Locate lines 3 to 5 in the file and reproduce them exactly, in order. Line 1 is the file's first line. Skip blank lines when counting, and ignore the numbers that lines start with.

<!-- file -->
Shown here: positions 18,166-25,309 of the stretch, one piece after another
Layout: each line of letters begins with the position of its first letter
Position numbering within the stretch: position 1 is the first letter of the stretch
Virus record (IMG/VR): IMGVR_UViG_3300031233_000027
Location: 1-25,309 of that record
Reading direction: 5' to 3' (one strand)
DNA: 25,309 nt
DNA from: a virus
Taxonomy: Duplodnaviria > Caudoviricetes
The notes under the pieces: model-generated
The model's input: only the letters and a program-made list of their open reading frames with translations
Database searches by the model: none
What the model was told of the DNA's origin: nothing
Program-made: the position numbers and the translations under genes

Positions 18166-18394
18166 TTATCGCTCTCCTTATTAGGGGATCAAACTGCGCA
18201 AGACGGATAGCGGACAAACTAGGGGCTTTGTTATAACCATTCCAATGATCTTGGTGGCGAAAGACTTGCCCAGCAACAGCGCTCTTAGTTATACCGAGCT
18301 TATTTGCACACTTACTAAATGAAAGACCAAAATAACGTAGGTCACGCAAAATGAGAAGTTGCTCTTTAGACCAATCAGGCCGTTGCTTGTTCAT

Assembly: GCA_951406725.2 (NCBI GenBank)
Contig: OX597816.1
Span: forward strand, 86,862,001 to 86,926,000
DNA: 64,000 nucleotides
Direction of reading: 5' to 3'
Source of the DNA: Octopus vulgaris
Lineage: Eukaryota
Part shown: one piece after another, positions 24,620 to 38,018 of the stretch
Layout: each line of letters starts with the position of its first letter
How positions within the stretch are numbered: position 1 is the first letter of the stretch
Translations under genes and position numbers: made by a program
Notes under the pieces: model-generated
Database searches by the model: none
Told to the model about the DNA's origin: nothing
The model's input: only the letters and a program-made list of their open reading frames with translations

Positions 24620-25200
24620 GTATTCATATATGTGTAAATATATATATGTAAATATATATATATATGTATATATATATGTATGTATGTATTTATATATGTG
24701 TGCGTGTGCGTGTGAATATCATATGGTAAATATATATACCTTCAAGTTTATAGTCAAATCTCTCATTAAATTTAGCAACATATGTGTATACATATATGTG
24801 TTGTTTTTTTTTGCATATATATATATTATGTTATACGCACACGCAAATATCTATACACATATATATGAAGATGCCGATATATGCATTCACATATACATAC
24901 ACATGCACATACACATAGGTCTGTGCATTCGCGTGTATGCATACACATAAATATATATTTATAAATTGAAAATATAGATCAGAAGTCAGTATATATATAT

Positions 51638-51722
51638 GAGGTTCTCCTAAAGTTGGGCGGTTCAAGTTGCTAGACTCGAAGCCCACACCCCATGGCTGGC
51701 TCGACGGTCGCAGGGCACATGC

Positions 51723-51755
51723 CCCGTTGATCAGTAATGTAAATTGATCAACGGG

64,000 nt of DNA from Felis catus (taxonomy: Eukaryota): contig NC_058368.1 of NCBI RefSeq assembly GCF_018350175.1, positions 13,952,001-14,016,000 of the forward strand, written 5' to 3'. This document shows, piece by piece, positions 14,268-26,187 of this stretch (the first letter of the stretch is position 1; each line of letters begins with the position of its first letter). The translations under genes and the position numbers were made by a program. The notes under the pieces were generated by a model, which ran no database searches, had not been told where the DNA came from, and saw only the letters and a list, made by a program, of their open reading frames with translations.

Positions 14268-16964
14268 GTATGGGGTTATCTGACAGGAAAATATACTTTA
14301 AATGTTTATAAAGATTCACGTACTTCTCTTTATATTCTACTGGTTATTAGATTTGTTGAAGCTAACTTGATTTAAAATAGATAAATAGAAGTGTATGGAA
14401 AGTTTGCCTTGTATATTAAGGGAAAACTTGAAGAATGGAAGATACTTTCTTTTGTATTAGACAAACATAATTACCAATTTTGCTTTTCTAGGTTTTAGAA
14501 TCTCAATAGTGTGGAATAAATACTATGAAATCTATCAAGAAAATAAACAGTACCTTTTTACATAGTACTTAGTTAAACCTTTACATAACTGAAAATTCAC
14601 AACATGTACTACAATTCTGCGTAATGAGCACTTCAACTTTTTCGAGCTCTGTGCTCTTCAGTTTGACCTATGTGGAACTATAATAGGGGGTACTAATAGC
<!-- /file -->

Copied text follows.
Position numbering within the stretch: position 1 is the first letter of the stretch
Virus record (IMG/VR): IMGVR_UViG_3300031233_000027
Location: 1-25,309 of that record